RELIGION
06/16/2016 04:27 pm ET Updated Jun 20, 2016

How One Muslim Entrepreneur Is Making It Easier To Work Out In A Hijab

Arshiya Kherani, founder of Sukoon, struggled for years to find an exercise hijab that would actually stay on.

The fashion industry is slowly but surely catching on to Islamic styles and the needs of Muslim women looking for modest, trendy clothing. But in the realm of activewear -- a multi-billion dollar industry -- options for Muslim women are sorely lacking.

Arshiya Kherani, a Muslim entrepreneur based in New York City, endured years of awkward and uncomfortable workouts before deciding to start her own activewear company, Sukoon, specifically tailored to Muslim women who love to exercise. 

Sukoon launched a Kickstarter in May and has already raised over $13,000.
Sukoon
Sukoon launched a Kickstarter in May and has already raised over $13,000.

Sukoon joins brands like Capsters and Veil Garments that produce hijabs specifically designed for exercise, but of the three it's the only one that was actually founded by a Muslim hijabi woman.

"I am part of the demographic that needs this product," Kherani told The Huffington Post.

After years of playing competitive sports growing up, Kherani started wearing a hijab in college and said finding clothes to work out in became a challenge.

She tried wearing scarves, bandanas, and beanie hats to cover her head and long-sleeved shirts to cover her arms while exercising, but the items weren't intended as activewear and were “unreliable,” at best, she said. 

Kherani also tried working out at home and exercising at women-only gyms where she wouldn't need to be covered but felt limited by her options. 

“It was just really not fun to work out,” she said.

Sukoon offers lightweight exercise hijabs and shirts, each in two different styles.
Sukoon
Sukoon offers lightweight exercise hijabs and shirts, each in two different styles.

In May, Kherani and a small team of friends launched a Kickstarter for their activewear brand, Sukoon, which offers lightweight exercise hijabs and shirts. The team set their fundraising goal at $10,000, which Kherani said they reached in the first nine days. Now halfway through their 30-day campaign, the Kickstarter has raised over $13,000 and received dozens of emails from Muslim women supporting the project. Products are currently available for pre-order through Kickstarter.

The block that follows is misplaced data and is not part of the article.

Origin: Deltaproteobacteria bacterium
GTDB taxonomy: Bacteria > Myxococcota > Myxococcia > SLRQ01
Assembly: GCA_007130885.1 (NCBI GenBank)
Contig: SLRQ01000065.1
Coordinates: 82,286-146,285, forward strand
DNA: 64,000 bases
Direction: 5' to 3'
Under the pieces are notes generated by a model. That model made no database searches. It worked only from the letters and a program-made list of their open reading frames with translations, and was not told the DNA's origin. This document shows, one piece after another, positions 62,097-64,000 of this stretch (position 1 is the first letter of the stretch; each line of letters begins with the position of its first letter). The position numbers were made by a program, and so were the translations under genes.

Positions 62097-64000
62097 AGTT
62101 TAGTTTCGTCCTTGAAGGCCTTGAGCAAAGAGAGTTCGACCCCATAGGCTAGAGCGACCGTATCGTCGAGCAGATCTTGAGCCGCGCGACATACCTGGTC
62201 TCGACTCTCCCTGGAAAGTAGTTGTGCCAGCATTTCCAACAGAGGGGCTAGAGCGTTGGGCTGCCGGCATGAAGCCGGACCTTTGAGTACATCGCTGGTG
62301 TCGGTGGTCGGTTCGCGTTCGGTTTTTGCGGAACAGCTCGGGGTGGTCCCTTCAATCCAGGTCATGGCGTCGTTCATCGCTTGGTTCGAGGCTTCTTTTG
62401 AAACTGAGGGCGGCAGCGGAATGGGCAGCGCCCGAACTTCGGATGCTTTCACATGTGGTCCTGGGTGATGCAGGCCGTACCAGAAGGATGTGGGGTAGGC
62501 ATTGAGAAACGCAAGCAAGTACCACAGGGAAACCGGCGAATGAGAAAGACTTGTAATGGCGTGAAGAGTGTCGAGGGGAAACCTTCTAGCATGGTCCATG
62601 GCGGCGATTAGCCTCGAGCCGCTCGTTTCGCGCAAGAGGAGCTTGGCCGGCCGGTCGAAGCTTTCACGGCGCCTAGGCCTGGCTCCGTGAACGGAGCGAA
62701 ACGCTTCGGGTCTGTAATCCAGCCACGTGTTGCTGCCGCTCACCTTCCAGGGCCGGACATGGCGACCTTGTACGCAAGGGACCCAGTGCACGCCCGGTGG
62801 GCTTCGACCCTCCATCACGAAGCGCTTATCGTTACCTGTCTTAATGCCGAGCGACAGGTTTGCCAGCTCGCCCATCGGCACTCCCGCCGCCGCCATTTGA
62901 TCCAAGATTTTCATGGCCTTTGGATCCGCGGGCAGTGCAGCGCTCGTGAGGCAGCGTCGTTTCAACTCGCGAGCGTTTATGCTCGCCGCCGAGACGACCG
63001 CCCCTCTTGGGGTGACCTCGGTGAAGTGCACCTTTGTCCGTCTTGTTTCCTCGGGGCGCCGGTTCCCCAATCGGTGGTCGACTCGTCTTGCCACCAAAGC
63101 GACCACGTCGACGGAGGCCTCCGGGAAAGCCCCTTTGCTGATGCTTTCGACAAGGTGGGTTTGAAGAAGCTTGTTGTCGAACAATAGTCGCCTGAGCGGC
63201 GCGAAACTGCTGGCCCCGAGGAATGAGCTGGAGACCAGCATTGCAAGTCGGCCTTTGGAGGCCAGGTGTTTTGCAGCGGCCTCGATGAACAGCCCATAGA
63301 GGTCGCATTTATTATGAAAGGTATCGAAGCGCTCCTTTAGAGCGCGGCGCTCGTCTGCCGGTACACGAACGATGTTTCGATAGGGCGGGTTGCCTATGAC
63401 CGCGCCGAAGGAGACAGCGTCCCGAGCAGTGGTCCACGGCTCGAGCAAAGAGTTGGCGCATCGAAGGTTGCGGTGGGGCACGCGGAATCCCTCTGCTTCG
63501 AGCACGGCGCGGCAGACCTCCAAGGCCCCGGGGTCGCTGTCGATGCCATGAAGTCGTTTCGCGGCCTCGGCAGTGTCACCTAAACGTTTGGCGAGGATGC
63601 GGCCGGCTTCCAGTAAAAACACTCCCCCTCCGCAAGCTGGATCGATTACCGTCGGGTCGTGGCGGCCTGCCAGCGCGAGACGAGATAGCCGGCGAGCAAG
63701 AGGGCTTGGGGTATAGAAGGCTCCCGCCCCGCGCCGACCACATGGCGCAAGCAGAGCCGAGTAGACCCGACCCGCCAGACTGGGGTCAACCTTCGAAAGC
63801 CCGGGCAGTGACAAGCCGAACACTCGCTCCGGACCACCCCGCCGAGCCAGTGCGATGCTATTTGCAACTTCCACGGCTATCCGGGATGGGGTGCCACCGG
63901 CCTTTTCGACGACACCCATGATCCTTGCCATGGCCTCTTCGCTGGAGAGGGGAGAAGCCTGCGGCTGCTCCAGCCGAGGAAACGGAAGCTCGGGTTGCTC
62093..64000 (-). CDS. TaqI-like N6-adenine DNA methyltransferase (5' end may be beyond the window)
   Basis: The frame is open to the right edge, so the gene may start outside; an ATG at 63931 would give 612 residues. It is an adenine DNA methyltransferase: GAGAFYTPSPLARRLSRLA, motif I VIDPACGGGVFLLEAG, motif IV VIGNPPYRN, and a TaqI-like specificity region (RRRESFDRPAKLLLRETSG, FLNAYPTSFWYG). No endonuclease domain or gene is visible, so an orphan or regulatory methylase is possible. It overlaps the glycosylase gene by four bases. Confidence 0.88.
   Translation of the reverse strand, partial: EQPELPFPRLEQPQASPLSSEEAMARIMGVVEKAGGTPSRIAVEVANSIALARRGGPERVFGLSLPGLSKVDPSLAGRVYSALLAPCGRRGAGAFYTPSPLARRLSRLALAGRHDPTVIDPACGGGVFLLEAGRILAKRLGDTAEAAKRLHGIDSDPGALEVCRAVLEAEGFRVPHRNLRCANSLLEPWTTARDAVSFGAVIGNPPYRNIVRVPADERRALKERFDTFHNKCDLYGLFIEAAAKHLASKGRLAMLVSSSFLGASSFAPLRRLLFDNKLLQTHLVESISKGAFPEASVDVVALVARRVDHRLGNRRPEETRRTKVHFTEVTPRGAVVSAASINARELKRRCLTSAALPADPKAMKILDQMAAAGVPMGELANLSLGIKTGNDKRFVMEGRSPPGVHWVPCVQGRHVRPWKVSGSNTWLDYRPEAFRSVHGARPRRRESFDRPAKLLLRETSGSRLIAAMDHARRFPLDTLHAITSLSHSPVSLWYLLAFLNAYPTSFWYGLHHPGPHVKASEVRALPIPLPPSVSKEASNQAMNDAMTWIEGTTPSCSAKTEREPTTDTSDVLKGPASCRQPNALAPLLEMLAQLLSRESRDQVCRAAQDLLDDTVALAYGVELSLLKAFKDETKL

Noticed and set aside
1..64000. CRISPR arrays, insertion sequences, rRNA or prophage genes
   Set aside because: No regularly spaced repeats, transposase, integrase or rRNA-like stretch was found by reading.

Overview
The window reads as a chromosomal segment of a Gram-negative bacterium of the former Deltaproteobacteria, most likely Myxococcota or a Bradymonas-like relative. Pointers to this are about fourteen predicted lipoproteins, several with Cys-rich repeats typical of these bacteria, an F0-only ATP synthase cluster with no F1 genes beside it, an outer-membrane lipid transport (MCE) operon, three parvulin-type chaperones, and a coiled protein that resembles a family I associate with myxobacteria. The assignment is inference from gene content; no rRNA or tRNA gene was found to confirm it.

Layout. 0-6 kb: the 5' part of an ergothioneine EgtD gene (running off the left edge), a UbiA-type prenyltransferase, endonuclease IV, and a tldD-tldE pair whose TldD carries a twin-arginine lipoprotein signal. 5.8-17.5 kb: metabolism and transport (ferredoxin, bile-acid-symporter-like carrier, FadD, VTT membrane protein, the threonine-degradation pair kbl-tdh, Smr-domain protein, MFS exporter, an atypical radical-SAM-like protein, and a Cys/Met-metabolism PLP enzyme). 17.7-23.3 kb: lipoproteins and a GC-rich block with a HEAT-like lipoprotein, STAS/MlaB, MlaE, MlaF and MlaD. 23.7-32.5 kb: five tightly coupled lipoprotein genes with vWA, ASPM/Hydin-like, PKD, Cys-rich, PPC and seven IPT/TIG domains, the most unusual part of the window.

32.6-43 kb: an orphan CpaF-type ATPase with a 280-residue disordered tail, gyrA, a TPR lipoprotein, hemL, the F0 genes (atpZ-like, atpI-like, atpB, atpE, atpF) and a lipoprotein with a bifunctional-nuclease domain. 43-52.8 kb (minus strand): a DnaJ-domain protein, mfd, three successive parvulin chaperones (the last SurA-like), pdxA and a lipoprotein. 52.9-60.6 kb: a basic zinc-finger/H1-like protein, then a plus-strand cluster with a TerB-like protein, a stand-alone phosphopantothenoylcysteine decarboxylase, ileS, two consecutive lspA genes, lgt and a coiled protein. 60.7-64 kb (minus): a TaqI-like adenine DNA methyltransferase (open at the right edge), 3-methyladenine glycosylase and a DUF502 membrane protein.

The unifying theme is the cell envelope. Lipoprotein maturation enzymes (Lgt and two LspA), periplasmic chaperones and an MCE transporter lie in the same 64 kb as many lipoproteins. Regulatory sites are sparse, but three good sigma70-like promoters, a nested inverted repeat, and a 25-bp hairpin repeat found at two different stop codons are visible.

"I have been wearing the prototype for six months, and this is becoming my new standard," said Kherani, who spends her workout time running, hiking and doing yoga.

Kherani tries out one of the Sukoon hijabs during a half marathon in New York City.
Sukoon
Kherani tries out one of the Sukoon hijabs during a half marathon in New York City.

The company's name, "sukoon," is an Urdu word which means relief or serenity. It's a word that Kherani, whose family is originally from India and speaks Urdu, has always loved and felt would capture the spirit of the brand.

“I just thought it was so perfect because relief is the exact thing you’re looking for when you’re doing something really grueling,” she told HuffPost.

All the funds raised for Sukoon on Kickstarter will go toward production, Kherani said, but she has pledged to match a percentage of funds raised to donate to the Zaatari Taekwondo Academy, a non-profit organization based in Jordan that teaches Syrian refugee children martial arts. 

Sukoon uses a combination of merino wool and textured mesh to create lightweight, sweat-wicking shirts and hijabs.
Sukoon
Sukoon uses a combination of merino wool and textured mesh to create lightweight, sweat-wicking shirts and hijabs.

Sukoon is currently working with freelancers to make small batches of hijabs and shirts at a time, Kherani said, and the team hopes to secure a factory space by the end of the summer to move forward with production.

Kherani said she's excited for Sukoon to join the growing marketplace for Muslim fashion and hopes more Muslim women follow suit by launching their own clothing brands.

“It’s so cool that someone like me can go to Uniqlo and there’s a hijab section. It’s a dream come true,” she said. “But it’s also really important for Muslim women like myself to start our own companies so we can get our visions of how we see fashion out into the world.”

Learn more about Sukoon in their Kickstarter video below:

HuffPost

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